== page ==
This Friday will be 10th April and it’s a special date for me for a number of reasons. Firstly, it was the day on which my late parents got married. This year, it will be their 65th anniversary and I will, as always, raise a glass to them, as I’m sure they are celebrating somewhere. It’s also the second publication anniversary for Parcels in the Rain, and I will be trying to think of an appropriate way to celebrate that fact too.
But most importantly, 10th April is 100 days since the beginning of the year. Which makes it a significant date for those of us taking part in the 100K in 100 days challenge, Sally Quilford’s more leisurely alternative to NaNoWriMo. I discovered this challenge (which also runs from 1st July each year) a few years back – and have had a go at it a couple of times, but not managed to pass 40K before this year.
It’s a simple exercise, with very few rules: write 1000 words per day for 100 days; at the end, you will have one hundred thousand words on file. Words that count include: fiction, either novels or short stories; notes such as plot plans or character studies; creative non-fiction; articles; and my special favourite addition this year: blog posts (do you see what I did there?). For the mathematically-inclined among us, there’s a nifty little spreadsheet that records your progress and let’s you compare your numbers with others taking part.
There are other such challenges running throughout the year: a month of daily blog posts on a particular theme; or starting with a particular letter; Morgen Bailey’s daily prose and poetry prompts; and the aforementioned NaNoWriMo to name but a few. Just google ‘writing challenges’ to come up with a huge list. I also have at least three books of prompts and challenges on my Kindle.
I found myself wondering this morning, as I prepared to attack this week’s target: why do we feel obliged to challenge ourselves all the time; and in particular, why do writers need to do this? Many of us believe we have the best job in the world. So, shouldn’t it be easy? Can’t we sit at our desks and JUST GET ON WITH IT?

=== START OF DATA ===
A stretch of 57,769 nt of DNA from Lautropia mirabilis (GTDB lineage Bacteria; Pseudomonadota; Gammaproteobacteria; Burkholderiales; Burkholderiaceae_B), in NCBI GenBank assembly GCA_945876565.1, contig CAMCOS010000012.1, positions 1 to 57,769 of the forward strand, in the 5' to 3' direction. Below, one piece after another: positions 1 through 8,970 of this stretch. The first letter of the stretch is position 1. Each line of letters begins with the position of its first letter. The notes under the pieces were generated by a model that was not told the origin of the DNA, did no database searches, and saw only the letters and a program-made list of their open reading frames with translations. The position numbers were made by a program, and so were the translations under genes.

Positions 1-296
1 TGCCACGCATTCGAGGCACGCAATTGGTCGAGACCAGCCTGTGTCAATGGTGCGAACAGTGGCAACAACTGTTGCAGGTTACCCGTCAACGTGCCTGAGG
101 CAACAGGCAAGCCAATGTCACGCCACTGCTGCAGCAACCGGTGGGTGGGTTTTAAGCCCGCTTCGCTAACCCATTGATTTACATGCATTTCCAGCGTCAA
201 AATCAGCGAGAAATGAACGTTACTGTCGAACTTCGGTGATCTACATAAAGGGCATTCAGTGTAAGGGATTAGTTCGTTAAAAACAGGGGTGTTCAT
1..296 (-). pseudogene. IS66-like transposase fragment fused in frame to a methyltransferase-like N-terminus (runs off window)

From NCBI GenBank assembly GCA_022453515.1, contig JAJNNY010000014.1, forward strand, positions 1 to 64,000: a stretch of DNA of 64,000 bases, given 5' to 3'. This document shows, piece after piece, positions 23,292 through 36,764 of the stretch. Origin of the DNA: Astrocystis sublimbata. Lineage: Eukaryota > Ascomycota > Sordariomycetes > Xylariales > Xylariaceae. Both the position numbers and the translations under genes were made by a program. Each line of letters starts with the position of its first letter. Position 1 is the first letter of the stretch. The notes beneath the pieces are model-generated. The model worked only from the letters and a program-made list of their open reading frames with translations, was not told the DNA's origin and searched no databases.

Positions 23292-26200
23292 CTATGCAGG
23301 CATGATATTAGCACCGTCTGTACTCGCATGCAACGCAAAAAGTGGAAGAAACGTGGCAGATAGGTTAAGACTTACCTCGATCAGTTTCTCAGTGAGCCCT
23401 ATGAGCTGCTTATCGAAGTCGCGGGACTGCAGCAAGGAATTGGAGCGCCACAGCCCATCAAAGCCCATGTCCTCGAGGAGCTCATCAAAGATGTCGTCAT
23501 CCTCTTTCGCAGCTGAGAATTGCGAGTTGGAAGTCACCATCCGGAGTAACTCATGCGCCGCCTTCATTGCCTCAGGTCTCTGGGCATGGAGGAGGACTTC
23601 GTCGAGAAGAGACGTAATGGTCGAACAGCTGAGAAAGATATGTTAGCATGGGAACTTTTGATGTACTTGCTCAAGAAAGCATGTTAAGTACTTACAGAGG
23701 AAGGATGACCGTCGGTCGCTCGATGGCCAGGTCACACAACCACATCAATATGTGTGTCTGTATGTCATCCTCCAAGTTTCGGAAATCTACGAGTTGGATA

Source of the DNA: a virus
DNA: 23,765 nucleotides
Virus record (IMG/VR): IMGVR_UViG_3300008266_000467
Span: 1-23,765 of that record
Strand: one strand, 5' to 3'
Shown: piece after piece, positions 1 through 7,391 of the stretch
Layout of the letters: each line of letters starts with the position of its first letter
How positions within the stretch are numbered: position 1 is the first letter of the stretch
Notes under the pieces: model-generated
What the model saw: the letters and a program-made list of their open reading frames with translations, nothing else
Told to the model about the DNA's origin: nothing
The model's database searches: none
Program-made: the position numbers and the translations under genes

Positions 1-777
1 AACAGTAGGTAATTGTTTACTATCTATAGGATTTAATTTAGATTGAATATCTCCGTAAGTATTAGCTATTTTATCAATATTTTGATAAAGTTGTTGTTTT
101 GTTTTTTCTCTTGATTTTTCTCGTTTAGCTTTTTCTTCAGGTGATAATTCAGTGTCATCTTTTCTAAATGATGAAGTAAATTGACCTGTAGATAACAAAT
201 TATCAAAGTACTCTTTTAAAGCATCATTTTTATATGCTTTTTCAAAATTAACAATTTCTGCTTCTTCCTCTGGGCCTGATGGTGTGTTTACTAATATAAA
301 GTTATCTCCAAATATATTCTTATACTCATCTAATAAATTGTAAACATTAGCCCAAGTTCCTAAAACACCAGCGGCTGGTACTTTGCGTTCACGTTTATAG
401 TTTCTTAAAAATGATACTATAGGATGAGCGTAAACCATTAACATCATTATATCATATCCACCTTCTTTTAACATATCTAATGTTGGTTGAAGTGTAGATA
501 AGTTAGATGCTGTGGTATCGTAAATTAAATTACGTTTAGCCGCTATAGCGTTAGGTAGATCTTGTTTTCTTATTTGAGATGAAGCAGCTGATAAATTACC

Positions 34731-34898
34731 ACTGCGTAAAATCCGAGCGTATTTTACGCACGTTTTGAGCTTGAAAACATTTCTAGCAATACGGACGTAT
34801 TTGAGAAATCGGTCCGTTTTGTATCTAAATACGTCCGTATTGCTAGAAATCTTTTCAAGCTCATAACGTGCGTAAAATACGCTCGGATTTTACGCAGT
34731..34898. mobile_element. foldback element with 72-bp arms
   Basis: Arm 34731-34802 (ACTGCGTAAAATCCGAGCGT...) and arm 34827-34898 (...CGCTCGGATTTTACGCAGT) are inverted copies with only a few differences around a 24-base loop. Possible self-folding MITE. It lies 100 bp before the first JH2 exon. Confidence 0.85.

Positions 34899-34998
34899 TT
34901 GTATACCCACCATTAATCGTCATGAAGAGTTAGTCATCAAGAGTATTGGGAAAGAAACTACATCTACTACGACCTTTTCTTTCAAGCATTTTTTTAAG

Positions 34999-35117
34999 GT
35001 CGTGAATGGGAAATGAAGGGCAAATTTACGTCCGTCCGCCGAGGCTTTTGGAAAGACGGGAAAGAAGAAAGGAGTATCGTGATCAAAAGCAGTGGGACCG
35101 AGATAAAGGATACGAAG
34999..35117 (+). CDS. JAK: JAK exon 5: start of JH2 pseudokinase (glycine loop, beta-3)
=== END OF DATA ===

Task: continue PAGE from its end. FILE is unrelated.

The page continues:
Well, actually, it’s not that easy. We’re not always in the right mood; hit by inspiration; or motivated to put words on the page. Like most people in any job, there are times when we don’t feel like turning up for work; when we’d much rather go back to sleep – or do something more interesting (did you know that writers have some of the cleanest ovens in the world?). And, of course, there are lots of us who are trying to fit our writing around other jobs, or family commitments, and squeezing out an hour or so to write can be very difficult – hardly worth the effort.
And at times like that, having a challenge to work towards is very helpful. At least, I find it so – and I’m sure other writers do too, otherwise, why would we all be putting ourselves through this. I guess, in a more general sense, humans like to push themselves to see just what their limits are. Kilimanjaro or Everest anyone?
So, how am I doing this year? Well, so far, I’ve written over seventy six thousand words, far more than I’ve managed in previous years. That includes flash fiction and short stories for competitions, a weekly blog post, a detailed manual on the running of our town’s Christmas festival (don’t ask!); the third part of my series on The Business of Writing; and character notes for my second novel. Some of it is in finished format and already published or submitted; other bits are very rough indeed and need a fair bit of work. But I never throw any words away – and it will all be used at some point, in some way or other.
So much advice to writers centres around getting that first draft written; filling the page with anything, no matter how lame we might think it is. You can always edit the words later, but you can’t edit a blank page. I firmly believe that challenges such as these are a great tool to getting that first draft written.
The more astute among you might have spotted that I am still a way off my target. I started the year full of good intentions and finished January ahead of quota. But then life got in the way from time to time, and I’ve been behind the curve ever since. During the past week, I’ve been working on the company year end accounts and have written nothing at all. To save you doing the maths: I have five days to write nearly twenty four thousand words. Which gives me a target of 4719 words per day – I told you the spreadsheet was useful, didn’t I? But I’m determined that this year I will reach the finishing line – although, it may well be at 23.59 on Friday night! Right, I’m going back in: keep your fingers crossed for me!
Readers: what challenges have you taken recently that have pushed you to your limits and beyond?
Elizabeth Ducie was a successful international manufacturing consultant, when she decided to give it all up and start telling lies for a living instead.
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